Optimism surrounds 50th anniversary of spring gobbler hunt

The sportsmen and women of our nation are the original conservationists – they have done more to protect wildlife, open space and encourage wise use of our natural resources than all other groups combined. (New York State Department of Environmental Conservation)

Pennsylvania’s 50th anniversary spring wild turkey hunt has the makings of being a memorable one, according to the Pennsylvania Game Commission.

Properly licensed junior hunters and mentored youth can head afield Saturday, April 21 to participate in Pennsylvania’s annual youth spring turkey hunt. A week later, on April 28, all hunters can head into Penn’s Woods in pursuit of spring gobblers.

The forecast for the coming season is a statewide turkey population numbering between 210,000 to 220,000 birds, said Mary Jo Casalena, Game Commission wild turkey biologist.

Turkeys are coming through a relatively mild winter, and they again had a tremendous acorn crop last fall to help them with winter survival, the Game Commission said in a new release. A light fall harvest – preliminarily estimated at 11,780 – sparked by greater supplies of fall foods and fewer hunters afield also has helped kindle increased expectations for the spring hunt, the release said.

“Last spring, hunters took 38,101 birds in the state’s turkey seasons,” Casalena said. “I expect a similar harvest this spring, somewhere between 36,000 and 38,000 turkeys.”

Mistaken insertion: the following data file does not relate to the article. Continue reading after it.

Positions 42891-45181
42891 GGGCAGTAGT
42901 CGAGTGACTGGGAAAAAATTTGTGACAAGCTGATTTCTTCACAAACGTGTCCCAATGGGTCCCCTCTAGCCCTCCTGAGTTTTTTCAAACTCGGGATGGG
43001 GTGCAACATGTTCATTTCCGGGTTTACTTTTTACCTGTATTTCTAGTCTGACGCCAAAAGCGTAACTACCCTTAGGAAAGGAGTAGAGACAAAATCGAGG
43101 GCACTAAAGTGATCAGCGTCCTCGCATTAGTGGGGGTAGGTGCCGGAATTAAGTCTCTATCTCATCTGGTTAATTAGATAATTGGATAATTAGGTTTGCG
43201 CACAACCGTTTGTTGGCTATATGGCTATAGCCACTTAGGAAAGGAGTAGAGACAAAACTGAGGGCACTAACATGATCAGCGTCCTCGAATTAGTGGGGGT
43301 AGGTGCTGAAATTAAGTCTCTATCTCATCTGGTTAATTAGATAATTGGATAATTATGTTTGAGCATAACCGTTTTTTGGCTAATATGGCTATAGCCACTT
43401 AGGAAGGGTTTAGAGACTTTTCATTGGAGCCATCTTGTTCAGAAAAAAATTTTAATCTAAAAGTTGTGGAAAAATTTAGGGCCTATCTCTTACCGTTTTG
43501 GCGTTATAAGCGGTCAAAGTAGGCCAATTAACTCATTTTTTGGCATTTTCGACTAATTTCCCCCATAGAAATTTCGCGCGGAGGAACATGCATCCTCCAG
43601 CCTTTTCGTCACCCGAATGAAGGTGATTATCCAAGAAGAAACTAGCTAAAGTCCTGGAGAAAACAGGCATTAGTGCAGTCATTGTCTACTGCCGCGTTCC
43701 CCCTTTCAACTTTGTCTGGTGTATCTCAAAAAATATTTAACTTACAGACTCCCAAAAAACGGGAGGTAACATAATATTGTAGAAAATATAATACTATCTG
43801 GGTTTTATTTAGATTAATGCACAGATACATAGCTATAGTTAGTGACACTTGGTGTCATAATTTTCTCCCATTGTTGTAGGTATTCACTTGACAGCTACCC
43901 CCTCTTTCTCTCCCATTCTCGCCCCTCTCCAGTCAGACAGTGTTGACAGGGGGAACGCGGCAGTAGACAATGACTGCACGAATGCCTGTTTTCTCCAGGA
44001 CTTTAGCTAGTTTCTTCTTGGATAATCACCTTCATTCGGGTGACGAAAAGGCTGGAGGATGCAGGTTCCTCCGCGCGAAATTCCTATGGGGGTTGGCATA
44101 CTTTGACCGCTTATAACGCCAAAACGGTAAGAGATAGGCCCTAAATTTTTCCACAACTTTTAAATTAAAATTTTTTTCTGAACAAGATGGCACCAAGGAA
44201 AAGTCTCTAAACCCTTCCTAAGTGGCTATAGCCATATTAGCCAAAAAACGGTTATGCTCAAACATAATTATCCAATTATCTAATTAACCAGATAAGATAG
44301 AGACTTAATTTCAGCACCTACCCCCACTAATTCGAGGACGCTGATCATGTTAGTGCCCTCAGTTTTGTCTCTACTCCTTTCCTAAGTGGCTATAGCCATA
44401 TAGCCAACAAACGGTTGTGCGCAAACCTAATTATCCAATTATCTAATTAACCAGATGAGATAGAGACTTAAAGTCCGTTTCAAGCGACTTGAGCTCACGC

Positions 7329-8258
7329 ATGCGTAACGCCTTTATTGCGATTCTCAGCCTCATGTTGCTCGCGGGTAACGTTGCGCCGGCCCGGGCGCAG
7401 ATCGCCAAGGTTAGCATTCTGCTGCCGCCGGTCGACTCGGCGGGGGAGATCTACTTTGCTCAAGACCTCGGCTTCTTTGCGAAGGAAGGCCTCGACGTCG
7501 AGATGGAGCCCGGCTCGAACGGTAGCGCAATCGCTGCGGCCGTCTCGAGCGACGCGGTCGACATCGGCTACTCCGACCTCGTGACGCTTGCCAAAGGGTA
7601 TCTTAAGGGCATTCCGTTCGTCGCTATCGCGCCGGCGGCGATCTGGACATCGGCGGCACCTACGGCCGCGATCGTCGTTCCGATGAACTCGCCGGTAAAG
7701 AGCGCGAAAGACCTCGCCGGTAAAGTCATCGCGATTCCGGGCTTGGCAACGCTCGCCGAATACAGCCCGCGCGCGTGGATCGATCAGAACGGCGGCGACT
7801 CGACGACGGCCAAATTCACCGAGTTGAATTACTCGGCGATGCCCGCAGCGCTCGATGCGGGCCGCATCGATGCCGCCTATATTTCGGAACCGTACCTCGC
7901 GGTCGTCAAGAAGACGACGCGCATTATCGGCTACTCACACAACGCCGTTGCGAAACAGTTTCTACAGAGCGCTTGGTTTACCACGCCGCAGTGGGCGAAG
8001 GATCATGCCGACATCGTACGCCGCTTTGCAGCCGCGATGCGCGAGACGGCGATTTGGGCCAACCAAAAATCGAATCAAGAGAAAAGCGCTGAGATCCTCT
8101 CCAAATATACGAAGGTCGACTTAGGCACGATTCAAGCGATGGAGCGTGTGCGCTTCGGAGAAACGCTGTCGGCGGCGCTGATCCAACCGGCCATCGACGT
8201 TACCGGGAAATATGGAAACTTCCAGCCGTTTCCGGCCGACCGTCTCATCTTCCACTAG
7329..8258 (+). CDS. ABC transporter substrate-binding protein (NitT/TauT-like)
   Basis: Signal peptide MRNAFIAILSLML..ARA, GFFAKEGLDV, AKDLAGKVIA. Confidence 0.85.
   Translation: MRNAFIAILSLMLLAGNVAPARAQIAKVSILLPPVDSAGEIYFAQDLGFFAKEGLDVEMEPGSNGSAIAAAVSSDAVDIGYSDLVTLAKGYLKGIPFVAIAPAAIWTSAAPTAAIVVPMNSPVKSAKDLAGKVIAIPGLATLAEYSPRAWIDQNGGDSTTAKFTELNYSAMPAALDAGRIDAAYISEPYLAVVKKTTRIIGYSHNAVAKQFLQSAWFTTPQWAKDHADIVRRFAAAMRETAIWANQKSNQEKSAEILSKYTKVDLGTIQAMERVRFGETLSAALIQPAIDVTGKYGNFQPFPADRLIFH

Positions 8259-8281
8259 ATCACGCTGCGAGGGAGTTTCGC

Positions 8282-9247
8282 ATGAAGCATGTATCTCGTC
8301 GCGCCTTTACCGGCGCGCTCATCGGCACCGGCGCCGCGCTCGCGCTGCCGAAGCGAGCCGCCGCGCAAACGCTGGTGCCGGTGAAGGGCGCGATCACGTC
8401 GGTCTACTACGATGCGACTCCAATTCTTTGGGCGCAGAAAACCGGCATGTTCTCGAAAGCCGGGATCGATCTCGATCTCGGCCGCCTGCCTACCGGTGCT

Pennsylvania turkeys are coming off a trying year. Frequent spring and summer rains in 2017 hampered poult survival in some areas of the state. What has helped turkeys, though, has been recent mild winters.

“The lighter fall harvests, mild winters and increased acorn crops over the past two years, however, could support increased reproduction this spring, Casalena said. “But our spring weather will have to cooperate.”

The turkey population remains below its peak of 280,000 in 2001 with substantial fluctuations every three to four years, likely due to fluctuations in recruitment, which is influenced substantially by the interaction of habitat quality, weather, predation and harvest, Casalena said. Overall, the population is slowly increasing from its most-recent low of 192,612 in 2010, with increases in the one- and two-year age classes.

Last spring, 5,049 turkeys were taken with a second spring gobbler license; 20,529 hunters purchased second gobbler licenses. According to the Game Commission, the second spring gobbler license only is on sale prior to the start of the season – once April 28 rolls around, it’s too late to purchase one.

All participants in the youth hunt must be accompanied by adults as required by law. A complete list of regulations applying to mentored youth and junior hunters may be found in the Pennsylvania Hunting & Trapping Digest, which may be purchased with a hunting license and is available online at www.pgc.pa.gov.

Categories: Hunting News, Turkey